SpaceX resupply mission with key research on way to ISS

SpaceX resupply mission with key research on way to ISS

SpaceX resupply mission with key research on way to ISS

Washington: Astronauts aboard the International Space Station (ISS) were set to receive 2,630 kg of research, crew supplies and hardware after NASA’s cargo provider SpaceX launched a commercial resupply mission.

On Monday, the SpaceX Dragon lifted off on a Falcon 9 rocket from Space Launch Complex 40 at Cape Canaveral Air Force Station in Florida with a delivery of experiments dealing with how the human body, plants and materials behave in space.

The supplies will support dozens of the more than 250 investigations aboard the space station.

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Japan Aerospace Exploration Agency astronaut Norishige Kanai and NASA’s Scott Tingle will use the space station’s robotic arm to capture Dragon after its scheduled arrival at the station on Wednesday.

The spacecraft will spend approximately one month attached to the station and then return to Earth in May with some results of completed experiments, NASA said in a statement.

Among the research arriving on Dragon is a new facility to test materials, coatings and components, or other large experiments, in the harsh environment of space.

The Materials ISS Experiment Flight Facility (MISSE-FF) provides a platform for testing how materials react to exposure to ultraviolet radiation, atomic oxygen, ionising radiation, ultra-high vacuum, charged particles, thermal cycles, electromagnetic radiation and micro-meteoroids in the low-Earth orbit environment.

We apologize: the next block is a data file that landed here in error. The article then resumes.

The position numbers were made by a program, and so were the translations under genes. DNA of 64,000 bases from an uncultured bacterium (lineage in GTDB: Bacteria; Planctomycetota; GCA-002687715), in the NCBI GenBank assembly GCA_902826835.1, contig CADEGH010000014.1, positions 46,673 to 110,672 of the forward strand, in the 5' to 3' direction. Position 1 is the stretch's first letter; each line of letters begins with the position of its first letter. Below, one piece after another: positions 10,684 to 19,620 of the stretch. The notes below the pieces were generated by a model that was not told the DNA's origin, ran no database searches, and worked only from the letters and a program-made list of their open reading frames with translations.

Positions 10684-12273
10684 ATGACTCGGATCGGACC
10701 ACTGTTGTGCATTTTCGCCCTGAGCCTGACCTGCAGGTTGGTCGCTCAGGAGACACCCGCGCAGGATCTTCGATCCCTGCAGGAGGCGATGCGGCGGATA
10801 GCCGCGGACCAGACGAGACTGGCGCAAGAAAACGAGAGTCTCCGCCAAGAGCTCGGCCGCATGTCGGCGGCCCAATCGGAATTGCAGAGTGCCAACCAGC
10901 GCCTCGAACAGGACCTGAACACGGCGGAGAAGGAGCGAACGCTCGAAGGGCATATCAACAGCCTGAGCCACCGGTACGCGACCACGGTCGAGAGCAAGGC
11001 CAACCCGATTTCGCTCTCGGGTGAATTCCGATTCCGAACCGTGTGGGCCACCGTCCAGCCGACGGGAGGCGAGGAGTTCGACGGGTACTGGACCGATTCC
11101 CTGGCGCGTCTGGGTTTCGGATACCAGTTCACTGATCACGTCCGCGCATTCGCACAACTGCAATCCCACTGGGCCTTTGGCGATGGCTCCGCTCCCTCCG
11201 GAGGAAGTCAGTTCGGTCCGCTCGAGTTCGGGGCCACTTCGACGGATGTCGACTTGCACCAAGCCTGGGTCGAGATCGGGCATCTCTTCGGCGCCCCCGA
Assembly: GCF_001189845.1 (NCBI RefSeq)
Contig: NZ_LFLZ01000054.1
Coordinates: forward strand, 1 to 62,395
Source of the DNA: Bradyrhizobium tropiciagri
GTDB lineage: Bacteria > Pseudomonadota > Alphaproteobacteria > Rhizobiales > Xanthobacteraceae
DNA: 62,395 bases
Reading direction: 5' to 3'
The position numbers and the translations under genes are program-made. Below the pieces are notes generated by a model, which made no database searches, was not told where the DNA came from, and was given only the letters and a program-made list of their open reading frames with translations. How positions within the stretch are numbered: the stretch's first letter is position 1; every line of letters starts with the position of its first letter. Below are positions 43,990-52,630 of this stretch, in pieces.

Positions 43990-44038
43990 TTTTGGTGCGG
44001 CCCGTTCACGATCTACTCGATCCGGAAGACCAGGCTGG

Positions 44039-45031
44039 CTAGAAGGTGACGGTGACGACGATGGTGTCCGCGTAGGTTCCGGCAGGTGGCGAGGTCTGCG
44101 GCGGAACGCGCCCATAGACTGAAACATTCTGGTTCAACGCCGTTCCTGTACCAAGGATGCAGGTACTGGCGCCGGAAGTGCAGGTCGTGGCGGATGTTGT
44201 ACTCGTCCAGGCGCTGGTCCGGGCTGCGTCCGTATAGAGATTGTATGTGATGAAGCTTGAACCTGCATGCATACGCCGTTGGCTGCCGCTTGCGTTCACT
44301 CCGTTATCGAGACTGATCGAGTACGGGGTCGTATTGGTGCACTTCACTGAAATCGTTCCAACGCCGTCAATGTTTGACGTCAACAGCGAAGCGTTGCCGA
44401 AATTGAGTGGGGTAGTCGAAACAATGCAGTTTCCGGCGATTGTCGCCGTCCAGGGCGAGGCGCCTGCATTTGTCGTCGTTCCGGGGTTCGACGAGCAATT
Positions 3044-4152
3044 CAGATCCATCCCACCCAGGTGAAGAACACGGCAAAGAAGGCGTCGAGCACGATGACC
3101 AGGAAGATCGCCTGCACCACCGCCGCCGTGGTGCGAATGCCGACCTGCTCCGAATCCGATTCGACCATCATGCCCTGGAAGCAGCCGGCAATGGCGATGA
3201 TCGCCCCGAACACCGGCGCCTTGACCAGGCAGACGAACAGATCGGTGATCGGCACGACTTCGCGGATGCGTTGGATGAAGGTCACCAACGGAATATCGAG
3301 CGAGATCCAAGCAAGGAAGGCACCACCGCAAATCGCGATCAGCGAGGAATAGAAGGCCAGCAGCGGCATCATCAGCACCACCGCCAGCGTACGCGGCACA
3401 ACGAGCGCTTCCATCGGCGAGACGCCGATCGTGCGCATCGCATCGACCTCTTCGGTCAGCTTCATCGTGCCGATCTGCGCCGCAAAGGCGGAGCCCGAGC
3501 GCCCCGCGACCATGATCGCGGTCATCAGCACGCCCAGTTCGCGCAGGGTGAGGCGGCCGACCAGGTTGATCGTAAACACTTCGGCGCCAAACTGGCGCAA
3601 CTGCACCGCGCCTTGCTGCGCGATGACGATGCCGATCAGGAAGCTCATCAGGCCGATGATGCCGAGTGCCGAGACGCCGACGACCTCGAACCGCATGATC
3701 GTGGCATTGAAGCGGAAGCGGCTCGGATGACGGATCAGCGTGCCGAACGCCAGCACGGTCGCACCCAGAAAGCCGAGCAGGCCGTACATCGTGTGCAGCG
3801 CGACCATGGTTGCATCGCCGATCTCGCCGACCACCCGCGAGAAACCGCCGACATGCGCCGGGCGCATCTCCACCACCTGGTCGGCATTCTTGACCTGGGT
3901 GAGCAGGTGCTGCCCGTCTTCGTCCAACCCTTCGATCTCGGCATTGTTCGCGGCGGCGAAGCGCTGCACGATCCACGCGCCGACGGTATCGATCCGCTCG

The Canadian Space Agency’s study “Bone Marrow Adipose Reaction: Red or White (MARROW)” will look at the effects of microgravity on bone marrow and the blood cells it produces – an effect likened to that of long-term bed rest on Earth.

Understanding how plants respond to microgravity also is important for future long-duration space missions and the crews that will need to grow their own food.

The Passive Orbital Nutrient Delivery System (PONDS) arriving on Dragon uses a newly-developed passive nutrient delivery system and the “Veggie” plant growth facility currently aboard the space station to cultivate leafy greens.

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These greens will be harvested and eaten by the crew, with samples also being returned to Earth for analysis, NASA said.

Dragon also is carrying an Earth observatory that will study severe thunderstorms and their role in the Earth’s atmosphere and climate, as well as upgrade equipment for the station’s carbon dioxide removal system, external high-definition camera components, and a new printer for the station’s crew.

This is SpaceX’s 14th cargo mission to the space station under NASA Commercial Resupply Services contract.

IANS